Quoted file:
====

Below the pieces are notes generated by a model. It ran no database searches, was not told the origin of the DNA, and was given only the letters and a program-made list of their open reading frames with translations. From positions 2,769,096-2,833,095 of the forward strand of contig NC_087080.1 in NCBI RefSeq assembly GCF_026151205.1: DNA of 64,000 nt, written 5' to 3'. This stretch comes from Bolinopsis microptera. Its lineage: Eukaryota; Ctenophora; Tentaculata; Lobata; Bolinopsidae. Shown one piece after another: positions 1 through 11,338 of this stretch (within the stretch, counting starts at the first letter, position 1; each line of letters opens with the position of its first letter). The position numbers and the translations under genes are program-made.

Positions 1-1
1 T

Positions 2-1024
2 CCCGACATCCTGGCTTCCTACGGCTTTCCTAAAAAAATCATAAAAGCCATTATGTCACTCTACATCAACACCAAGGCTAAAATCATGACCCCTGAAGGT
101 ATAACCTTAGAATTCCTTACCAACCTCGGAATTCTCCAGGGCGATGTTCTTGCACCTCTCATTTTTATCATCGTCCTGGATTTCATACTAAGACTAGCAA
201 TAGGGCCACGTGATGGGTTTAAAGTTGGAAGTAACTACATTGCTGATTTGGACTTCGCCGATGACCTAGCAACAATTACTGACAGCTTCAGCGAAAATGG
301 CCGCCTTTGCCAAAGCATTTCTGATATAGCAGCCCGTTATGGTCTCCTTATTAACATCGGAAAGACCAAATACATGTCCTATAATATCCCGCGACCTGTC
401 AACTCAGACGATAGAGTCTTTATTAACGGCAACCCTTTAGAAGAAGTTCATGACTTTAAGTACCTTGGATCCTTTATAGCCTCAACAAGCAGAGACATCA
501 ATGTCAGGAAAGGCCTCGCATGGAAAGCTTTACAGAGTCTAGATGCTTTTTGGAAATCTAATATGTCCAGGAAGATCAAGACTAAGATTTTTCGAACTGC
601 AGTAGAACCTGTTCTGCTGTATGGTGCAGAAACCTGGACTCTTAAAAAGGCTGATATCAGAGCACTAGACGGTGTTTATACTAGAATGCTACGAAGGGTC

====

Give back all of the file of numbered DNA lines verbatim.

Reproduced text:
Below the pieces are notes generated by a model. It ran no database searches, was not told the origin of the DNA, and was given only the letters and a program-made list of their open reading frames with translations. From positions 2,769,096-2,833,095 of the forward strand of contig NC_087080.1 in NCBI RefSeq assembly GCF_026151205.1: DNA of 64,000 nt, written 5' to 3'. This stretch comes from Bolinopsis microptera. Its lineage: Eukaryota; Ctenophora; Tentaculata; Lobata; Bolinopsidae. Shown one piece after another: positions 1 through 11,338 of this stretch (within the stretch, counting starts at the first letter, position 1; each line of letters opens with the position of its first letter). The position numbers and the translations under genes are program-made.

Positions 1-1
1 T

Positions 2-1024
2 CCCGACATCCTGGCTTCCTACGGCTTTCCTAAAAAAATCATAAAAGCCATTATGTCACTCTACATCAACACCAAGGCTAAAATCATGACCCCTGAAGGT
101 ATAACCTTAGAATTCCTTACCAACCTCGGAATTCTCCAGGGCGATGTTCTTGCACCTCTCATTTTTATCATCGTCCTGGATTTCATACTAAGACTAGCAA
201 TAGGGCCACGTGATGGGTTTAAAGTTGGAAGTAACTACATTGCTGATTTGGACTTCGCCGATGACCTAGCAACAATTACTGACAGCTTCAGCGAAAATGG
301 CCGCCTTTGCCAAAGCATTTCTGATATAGCAGCCCGTTATGGTCTCCTTATTAACATCGGAAAGACCAAATACATGTCCTATAATATCCCGCGACCTGTC
401 AACTCAGACGATAGAGTCTTTATTAACGGCAACCCTTTAGAAGAAGTTCATGACTTTAAGTACCTTGGATCCTTTATAGCCTCAACAAGCAGAGACATCA
501 ATGTCAGGAAAGGCCTCGCATGGAAAGCTTTACAGAGTCTAGATGCTTTTTGGAAATCTAATATGTCCAGGAAGATCAAGACTAAGATTTTTCGAACTGC
601 AGTAGAACCTGTTCTGCTGTATGGTGCAGAAACCTGGACTCTTAAAAAGGCTGATATCAGAGCACTAGACGGTGTTTATACTAGAATGCTACGAAGGGTC